Managing failure. School today is all about risk aversion. Both kids and teachers are discouraged, almost hourly, from trying anything that might not work. Understanding how and when to take risks, how to deal with setbacks, and how to handle the expectations and criticisms of others are all skills that need to be taught and learned. Innovative progress necessarily requires a healthy degree of risk-taking and “failure.” The motto in most innovative companies is “fail early, fail often.” There is no innovation without trial and error. We argue that there is also no real learning without trial and error. So not only do our schools not teach our kids the skills and perspective required to deal with risk, we actively dissuade kids from taking considered risks.
Effecting change in organizations and society. One of the most important contributions any adult can make is to effect positive change in existing organizations or communities. As we know all too well from our work in education, changing things is hard. Schools are the most natural of microcosms for helping kids learn how they can work hard to effect positive change. But when we ask schools to describe opportunities for students to take leadership in moving the school ahead, we’re generally met with blank stares.
Strategic planning processes are led by consultants, board members (who went to school decades ago), and school officials. Department reviews are driven by faculty. Even most clubs and after-school programs are defined and led by adults, with modest student input. Wouldn’t it make sense to give students as many opportunities as possible to improve their school? Their community? And provide students with guidance and resources to help them learn how to effect change productively and develop leadership skills?
Making sound decisions. As we overschedule our kids, they have fewer opportunities to make their own decisions and experience the consequences. We take it for granted that they’re learning how to make decisions, but how do they get good at something they never do? Effective decision-making can be taught using powerful and important math and emphasizing clarity on values and ethics.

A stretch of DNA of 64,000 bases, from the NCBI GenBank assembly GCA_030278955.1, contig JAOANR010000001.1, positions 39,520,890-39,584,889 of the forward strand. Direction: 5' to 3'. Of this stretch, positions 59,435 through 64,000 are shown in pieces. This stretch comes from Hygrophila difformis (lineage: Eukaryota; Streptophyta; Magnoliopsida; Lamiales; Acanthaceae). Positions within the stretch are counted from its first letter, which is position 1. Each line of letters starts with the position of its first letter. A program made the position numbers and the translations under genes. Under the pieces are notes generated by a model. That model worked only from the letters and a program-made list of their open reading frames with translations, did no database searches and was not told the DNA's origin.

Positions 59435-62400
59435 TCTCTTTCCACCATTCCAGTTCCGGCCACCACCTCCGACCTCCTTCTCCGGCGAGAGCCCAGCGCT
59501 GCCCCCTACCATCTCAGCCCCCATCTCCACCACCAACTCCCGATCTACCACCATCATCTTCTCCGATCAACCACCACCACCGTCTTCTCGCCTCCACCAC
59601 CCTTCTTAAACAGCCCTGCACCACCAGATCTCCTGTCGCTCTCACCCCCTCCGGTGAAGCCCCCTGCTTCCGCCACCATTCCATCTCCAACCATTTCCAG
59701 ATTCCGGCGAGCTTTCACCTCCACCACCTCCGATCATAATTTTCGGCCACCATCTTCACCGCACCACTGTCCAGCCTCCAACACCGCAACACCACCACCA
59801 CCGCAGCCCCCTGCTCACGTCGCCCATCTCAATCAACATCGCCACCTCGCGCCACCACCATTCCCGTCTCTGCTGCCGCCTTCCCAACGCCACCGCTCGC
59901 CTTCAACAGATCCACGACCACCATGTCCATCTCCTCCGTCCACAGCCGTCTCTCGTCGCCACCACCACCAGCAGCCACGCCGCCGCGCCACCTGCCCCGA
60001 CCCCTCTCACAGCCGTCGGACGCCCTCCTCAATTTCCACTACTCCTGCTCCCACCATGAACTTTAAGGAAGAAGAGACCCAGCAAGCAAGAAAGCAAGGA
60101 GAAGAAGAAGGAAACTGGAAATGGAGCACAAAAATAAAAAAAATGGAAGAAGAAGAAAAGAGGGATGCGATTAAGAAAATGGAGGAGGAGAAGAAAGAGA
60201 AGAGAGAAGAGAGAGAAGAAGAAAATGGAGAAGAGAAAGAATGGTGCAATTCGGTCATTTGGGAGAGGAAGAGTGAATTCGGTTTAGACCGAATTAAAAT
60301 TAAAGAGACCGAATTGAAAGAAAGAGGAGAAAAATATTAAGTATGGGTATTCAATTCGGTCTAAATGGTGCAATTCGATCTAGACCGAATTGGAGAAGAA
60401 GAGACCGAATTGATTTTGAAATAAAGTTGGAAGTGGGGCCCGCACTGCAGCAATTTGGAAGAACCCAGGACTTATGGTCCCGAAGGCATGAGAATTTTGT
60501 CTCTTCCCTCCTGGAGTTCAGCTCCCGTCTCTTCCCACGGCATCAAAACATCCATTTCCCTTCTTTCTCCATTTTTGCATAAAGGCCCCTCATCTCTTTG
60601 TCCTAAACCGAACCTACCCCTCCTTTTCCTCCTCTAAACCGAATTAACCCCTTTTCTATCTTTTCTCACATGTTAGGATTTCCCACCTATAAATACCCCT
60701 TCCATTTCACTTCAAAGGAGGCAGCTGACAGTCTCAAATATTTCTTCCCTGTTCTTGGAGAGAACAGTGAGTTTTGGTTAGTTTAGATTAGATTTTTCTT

Managing projects and achieving goals. In order to be successful, it’s important to understand how to set goals and manage projects. It’s curious that this course can be found at the college level, but it’s something every high school student needs to be good at.
Building perseverance and determination. Paul Tough, in his groundbreaking book How Children Succeed, cites the research of MacArthur Award winner Angela Duckworth and others on the importance of a set of character attributes that are more important than IQ in determining adult success and well-being. These traits can be summed up with one word: grit. Much has been written about the importance of putting in ten thousand hours in order to master something difficult.
But both in Duckworth’s work and in our friend Dan Pink’s excellent 2011 book, Drive, there has been little discussion of where the motivation to persevere comes from. Do all students need to have a Tiger Mom sitting on their shoulders? No! What Tony learned in student, teacher, and parent interviews for his book Creating Innovators is that play, passion, and purpose are essential ingredients for helping students to want to put in the time required to achieve or learn something of value. Leveraging your passions and talents to make your world better.
Most parents and educators would agree, at least in theory, that the single most important lesson we can impart to our youth is that they can, through their passions and talents, make their world a better place, in a way they define. Learning how to identify your passions and use them to make an impact doesn’t just emerge from passively sitting through a school day. It requires practice in the real world...."